Saudi Arabia’s economic growth is projected to see an uptick this year, backed by the non-oil economy, the country’s central bank governor said on Saturday.
Saudi Arabian Monetary Authority (SAMA) Governor Ahmed al-Kholifey, also said it was too early to see the full picture of the economic damage caused by the new coronavirus, which has emerged in China and spread globally.
He was speaking at an economic conference in Riyadh, where finance leaders of the world’s 20 largest economies are gathering this weekend to discuss economic policies and the impact of the virus on global economic growth.
The International Monetary Fund said in January it expects the Saudi economy to expand 1.9 percent this year, up from an estimated 0.4 percent in 2019. However, it lowered its forecast for the Kingdom’s 2020 growth from 2.2 percent due to lower oil output.
“We have a positive view on the Saudi economy, the forecasts are positive and growth is expected to be higher than last year, especially from the private sector,” Kholifey told reporters on the sidelines of the conference.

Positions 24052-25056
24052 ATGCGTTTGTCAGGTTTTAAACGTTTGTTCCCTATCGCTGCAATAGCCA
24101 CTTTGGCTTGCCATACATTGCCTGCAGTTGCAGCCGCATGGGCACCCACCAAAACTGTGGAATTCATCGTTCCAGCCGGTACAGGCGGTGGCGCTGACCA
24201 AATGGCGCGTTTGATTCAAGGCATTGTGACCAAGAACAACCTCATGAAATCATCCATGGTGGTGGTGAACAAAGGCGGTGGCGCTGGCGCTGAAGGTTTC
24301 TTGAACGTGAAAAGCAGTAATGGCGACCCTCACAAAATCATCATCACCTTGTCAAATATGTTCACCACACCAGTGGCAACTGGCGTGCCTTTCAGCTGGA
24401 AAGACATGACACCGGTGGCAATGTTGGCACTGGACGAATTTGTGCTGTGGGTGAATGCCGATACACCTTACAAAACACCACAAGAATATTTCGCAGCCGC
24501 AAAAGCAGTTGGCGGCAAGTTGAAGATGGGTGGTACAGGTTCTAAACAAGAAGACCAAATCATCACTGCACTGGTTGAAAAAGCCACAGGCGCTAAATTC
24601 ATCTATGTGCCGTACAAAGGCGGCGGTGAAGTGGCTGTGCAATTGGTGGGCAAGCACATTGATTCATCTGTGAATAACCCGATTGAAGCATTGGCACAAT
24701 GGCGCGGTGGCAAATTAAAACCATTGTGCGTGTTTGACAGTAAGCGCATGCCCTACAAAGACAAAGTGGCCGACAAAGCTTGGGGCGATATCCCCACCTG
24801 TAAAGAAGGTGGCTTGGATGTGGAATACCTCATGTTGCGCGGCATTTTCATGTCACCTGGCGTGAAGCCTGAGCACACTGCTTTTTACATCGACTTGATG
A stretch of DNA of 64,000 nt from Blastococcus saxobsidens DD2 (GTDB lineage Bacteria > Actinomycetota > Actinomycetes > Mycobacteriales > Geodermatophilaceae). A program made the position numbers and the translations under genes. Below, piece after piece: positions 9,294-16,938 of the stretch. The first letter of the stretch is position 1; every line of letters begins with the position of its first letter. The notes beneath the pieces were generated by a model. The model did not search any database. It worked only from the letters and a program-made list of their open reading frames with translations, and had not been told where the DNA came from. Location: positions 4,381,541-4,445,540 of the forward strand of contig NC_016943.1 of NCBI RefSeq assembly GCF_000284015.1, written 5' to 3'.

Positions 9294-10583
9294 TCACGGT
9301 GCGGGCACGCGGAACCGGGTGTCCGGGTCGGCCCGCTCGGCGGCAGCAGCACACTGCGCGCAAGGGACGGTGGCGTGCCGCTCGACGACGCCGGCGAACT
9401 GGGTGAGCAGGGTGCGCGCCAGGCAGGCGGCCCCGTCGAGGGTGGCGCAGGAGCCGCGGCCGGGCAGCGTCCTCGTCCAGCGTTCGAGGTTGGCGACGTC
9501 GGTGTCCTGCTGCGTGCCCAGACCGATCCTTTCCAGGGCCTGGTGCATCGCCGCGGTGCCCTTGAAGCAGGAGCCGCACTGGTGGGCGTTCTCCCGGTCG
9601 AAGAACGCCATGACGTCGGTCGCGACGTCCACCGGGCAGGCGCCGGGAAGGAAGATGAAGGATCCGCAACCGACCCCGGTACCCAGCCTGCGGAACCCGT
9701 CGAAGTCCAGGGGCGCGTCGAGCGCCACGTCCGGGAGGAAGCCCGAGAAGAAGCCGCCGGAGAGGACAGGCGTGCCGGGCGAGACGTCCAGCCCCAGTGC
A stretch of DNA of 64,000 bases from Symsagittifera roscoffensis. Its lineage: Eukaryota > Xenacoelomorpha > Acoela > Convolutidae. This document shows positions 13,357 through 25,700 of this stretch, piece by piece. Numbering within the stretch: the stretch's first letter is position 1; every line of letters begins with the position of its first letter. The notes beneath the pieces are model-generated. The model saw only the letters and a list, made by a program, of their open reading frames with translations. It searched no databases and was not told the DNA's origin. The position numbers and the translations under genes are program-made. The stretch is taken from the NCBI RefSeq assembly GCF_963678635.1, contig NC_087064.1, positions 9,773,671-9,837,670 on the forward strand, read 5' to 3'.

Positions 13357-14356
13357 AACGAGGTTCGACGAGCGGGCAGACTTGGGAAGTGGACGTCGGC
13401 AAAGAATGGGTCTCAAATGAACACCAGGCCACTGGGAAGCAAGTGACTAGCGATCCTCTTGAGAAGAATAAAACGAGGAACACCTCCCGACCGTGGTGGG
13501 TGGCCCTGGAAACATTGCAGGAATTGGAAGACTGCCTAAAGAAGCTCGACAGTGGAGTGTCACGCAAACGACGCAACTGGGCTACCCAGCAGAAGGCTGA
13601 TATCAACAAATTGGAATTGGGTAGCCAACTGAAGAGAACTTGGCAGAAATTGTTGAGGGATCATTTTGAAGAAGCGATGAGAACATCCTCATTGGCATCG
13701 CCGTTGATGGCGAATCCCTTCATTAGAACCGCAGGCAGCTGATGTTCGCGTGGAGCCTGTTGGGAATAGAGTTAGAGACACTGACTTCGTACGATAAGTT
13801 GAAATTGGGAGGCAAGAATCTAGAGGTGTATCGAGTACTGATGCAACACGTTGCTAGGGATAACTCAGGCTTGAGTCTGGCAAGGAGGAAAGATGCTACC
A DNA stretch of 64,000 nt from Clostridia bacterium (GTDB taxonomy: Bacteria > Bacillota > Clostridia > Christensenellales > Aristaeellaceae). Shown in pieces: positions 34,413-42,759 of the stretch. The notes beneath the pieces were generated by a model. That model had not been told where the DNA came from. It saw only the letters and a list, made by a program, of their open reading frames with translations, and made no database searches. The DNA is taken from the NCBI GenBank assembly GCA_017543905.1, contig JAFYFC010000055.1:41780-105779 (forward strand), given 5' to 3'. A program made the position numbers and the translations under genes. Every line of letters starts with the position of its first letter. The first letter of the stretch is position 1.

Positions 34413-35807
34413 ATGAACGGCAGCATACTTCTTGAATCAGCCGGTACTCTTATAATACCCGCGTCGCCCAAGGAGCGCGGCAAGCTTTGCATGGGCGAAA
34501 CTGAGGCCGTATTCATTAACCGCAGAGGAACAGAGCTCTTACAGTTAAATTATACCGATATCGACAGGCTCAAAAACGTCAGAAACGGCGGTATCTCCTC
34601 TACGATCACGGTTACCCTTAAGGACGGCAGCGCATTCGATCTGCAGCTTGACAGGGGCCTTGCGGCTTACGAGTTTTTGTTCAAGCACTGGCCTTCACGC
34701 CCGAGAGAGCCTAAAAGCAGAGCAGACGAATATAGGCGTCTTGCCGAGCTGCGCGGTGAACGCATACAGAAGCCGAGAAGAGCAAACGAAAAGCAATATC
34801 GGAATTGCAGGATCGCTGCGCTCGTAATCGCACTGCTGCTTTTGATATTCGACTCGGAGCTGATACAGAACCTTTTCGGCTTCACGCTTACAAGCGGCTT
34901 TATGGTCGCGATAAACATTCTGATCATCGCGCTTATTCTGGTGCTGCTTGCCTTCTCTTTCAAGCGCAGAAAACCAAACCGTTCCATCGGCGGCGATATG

The comments came after the Institute of International Finance warned on Friday that the virus outbreak may curb demand for oil in China and other Asian countries, depressing crude prices further, to as low as $57 a barrel, and clouding growth prospects across the Middle East.
Even as the oil-based economy suffers, economists have said Saudi investments in non-oil infrastructure projects led by the Public Investment Fund will continue to support economic activity this year.
Saudi non-oil economic output grew 4.33 percent in the third quarter of 2019, even though the overall economy contracted by 0.46 percent, hit by a drop in oil production.
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